TOWNVILLE, S.C. (AP) — A judge will decide whether authorities can continue holding a teenager arrested after a school shooting that left two students and a teacher wounded and a tiny South Carolina community coping with the aftermath.
The juvenile who authorities say is also suspected of fatally shooting his father before the violence at Townville Elementary School was due in court Friday morning for an initial hearing.
Anderson County Solicitor Chrissy T. Adams said the public wouldn’t be allowed in because the suspect is a juvenile and prosecutors won’t provide additional details about the shooting, which occurred Wednesday.
“While I realize there are many unanswered questions, the investigation into this tragedy is in a critical stage, and is ongoing,” she said in a statement.
On Thursday, firefighters recounted the harrowing scene at the school, in a quiet community near the Georgia line. When two volunteer firefighters rolled up to the school, they said they found only a wrecked black pickup truck at the playground. There was no gunman and no one inside the truck.
Within minutes, though, it was clear something awful had happened. One went inside to help treat the wounded and the other searched for the shooter, and neighbors are now calling them heroes.
“This was more than just another call to us. This incident occurred in the school where our children and the children of the community attend,” Townville Fire Chief Billy McAdams said Thursday during a news conference, pausing to keep his emotions in check.
Authorities say the teen, who hasn’t been identified because of his age, shot his father, 47-year-old Jeffrey Osborne, at their home before driving the pickup 3 miles down a country road lined with chicken houses and pine trees to Townville Elementary. He only had to make two turns to arrive at the red brick school, where he crashed the truck, got out and fired at a door as it was being opened for recess, authorities said.
Bullets struck two students and a first-grade teacher, and the building was immediately placed on lock down.
Anderson 4 Superintendent Joanne Avery said staff saved lives by flawlessly implementing active-shooter training drills conducted with students over the past few years — at Townville Elementary, most recently just last week.
Though shot in the shoulder, the teacher “was with-it enough” to close the door, lock it and barricade the students, Avery said.
“If he’d gotten in the school, it would’ve been a different scenario,” she said.
The shooter then fired toward students on the playground but missed. A teacher who heard the first gunshot was able to get those students safely inside, Avery said.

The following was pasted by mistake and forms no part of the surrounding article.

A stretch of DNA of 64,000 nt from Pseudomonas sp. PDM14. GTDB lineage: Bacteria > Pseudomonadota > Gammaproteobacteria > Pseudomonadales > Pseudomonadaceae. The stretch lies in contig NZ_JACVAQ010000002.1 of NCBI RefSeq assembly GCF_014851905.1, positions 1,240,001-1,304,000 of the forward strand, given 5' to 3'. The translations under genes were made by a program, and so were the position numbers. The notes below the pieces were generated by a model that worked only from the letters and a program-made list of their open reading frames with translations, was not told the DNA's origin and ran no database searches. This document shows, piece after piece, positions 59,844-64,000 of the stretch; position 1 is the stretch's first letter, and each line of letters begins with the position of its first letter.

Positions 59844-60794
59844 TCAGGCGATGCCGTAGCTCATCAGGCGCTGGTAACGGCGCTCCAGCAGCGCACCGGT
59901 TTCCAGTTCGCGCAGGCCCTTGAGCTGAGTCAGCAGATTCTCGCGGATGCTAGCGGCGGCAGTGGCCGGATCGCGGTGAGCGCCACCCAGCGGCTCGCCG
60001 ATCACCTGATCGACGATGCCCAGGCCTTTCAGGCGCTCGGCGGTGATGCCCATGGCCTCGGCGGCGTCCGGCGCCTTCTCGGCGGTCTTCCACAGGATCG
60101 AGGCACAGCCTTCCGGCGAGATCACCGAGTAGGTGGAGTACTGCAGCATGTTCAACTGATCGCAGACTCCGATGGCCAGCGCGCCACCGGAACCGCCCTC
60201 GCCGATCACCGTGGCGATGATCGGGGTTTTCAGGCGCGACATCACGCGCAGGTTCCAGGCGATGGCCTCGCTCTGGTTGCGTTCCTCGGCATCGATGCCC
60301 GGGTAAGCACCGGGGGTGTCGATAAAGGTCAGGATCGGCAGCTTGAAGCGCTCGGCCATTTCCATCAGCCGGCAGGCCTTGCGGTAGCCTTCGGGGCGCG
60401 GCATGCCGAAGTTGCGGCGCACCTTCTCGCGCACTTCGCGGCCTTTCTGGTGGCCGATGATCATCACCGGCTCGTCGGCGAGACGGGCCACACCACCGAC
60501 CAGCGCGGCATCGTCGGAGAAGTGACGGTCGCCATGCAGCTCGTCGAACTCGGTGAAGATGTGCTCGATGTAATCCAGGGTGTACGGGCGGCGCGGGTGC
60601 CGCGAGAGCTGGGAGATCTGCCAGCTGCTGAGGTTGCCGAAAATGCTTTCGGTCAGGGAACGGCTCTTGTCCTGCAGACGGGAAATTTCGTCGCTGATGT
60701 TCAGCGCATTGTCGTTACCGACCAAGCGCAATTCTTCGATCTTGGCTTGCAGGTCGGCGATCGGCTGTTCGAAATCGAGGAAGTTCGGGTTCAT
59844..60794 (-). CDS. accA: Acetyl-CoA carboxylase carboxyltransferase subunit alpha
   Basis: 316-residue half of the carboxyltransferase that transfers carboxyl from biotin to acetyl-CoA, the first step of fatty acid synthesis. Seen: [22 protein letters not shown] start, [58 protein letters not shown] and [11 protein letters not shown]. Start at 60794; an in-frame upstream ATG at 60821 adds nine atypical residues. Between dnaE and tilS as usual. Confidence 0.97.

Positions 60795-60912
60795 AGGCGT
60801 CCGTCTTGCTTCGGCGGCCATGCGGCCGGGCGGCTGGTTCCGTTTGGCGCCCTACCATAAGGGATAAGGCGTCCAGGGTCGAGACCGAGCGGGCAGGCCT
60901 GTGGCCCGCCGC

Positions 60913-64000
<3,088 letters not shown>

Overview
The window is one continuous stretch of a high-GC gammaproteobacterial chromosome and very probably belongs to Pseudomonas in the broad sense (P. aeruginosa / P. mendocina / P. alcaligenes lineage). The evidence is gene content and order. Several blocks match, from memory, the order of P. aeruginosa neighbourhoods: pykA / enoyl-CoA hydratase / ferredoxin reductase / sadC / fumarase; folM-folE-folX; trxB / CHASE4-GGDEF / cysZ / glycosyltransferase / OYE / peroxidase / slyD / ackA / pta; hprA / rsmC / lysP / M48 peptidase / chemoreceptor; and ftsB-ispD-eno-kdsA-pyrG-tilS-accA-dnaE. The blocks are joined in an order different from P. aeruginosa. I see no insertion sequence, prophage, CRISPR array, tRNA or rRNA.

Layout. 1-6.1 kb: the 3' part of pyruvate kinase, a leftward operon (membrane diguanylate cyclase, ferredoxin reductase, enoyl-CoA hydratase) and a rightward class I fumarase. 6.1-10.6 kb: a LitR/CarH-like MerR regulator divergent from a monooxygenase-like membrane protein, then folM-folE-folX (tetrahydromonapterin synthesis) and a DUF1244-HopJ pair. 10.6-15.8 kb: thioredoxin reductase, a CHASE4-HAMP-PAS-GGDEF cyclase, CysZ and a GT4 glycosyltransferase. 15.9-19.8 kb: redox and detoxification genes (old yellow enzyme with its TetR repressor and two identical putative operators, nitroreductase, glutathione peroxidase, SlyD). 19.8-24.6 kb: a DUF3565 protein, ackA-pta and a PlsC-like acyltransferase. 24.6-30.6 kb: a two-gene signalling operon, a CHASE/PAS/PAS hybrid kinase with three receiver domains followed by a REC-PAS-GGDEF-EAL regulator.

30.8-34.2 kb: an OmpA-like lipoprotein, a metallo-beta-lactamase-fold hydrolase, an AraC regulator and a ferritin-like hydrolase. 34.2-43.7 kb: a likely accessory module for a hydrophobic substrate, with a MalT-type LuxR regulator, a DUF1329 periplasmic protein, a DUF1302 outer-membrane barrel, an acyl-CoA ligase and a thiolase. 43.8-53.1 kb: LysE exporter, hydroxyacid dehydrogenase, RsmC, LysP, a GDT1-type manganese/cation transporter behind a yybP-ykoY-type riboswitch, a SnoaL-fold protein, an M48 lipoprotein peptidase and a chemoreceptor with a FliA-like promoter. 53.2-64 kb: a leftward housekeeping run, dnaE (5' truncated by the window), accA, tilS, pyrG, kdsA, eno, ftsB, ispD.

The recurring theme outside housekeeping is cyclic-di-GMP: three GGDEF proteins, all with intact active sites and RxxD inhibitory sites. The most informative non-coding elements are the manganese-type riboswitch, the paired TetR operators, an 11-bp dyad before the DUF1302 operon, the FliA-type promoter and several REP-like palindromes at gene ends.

Relatives of one of the wounded, 6-year-old Jacob Hall, said he remained on life support in a hospital. His family issued a statement late Thursday saying the boy sustained a major brain injury due to the amount of blood he lost after being shot in the leg.
His older brother, Gerald Gambrell, told The Greenville News that the family is “hoping for a miracle.”
A sign outside a diner conveyed the sentiments of an entire community: “Pray for Jacob. Pray for Townville.”
The shot teacher and another student who was hit in the foot were treated and released from a hospital, officials said.
Classes are scheduled to resume at the school Monday, but second-grader Mattie LeCroy doesn’t want to go. Asked whether she was scared to return to school, the blond-haired 7-year-old simply nodded her head “yes” after dropping off flowers for Jacob with her mom at the town’s fire station.
The violence was a punch in the gut to people around Townville, where residents say some families have lived on the same land since before the Civil War.
“It’s just a shock. Why in the world would that boy do that?” said Douglas Ayers, who lives on the road linking the Osborne home and the school.
Authorities said they don’t yet know a motive for the shooting and they were not sure if the students and teacher were targeted or shot randomly.
Anderson County Sheriff John Skipper said the teen had been homeschooled, but the reason isn’t clear.
The fire chief said he and firefighter Jamie Brock were working on his farm when they got the call about an active shooter at Townville Elementary. They rushed to the school and found the empty pickup.
Teachers told them there were wounded inside, and Brock suggested to the fire chief that he go inside to help because he was a paramedic. Alongside a school nurse, the chief attended to Jacob, who was the most seriously injured.
In the meantime, law enforcement swarmed the school and Brock looked for the shooter, finding him near the back of the school building.
“Feeling it was imperative to the safety of the students, the teachers and all the responders that were on site, he immediately confronted and subdued that shooter,” the chief said. “He was able to keep him on the ground until law enforcement could place him into custody.”
The teen’s mother, Tiffney Osborne, said in a statement that the family “cannot express the devastation we feel at the loss of our beloved Jeff.” She was at work at the time of the shooting, the sheriff said.
Both Tiffney and Jeffrey Osborne’s first marriages ended in divorce before they got married. They each had children, who are now adults, with their exes.
Authorities said audio from the 911 calls will not be released while the investigation is ongoing.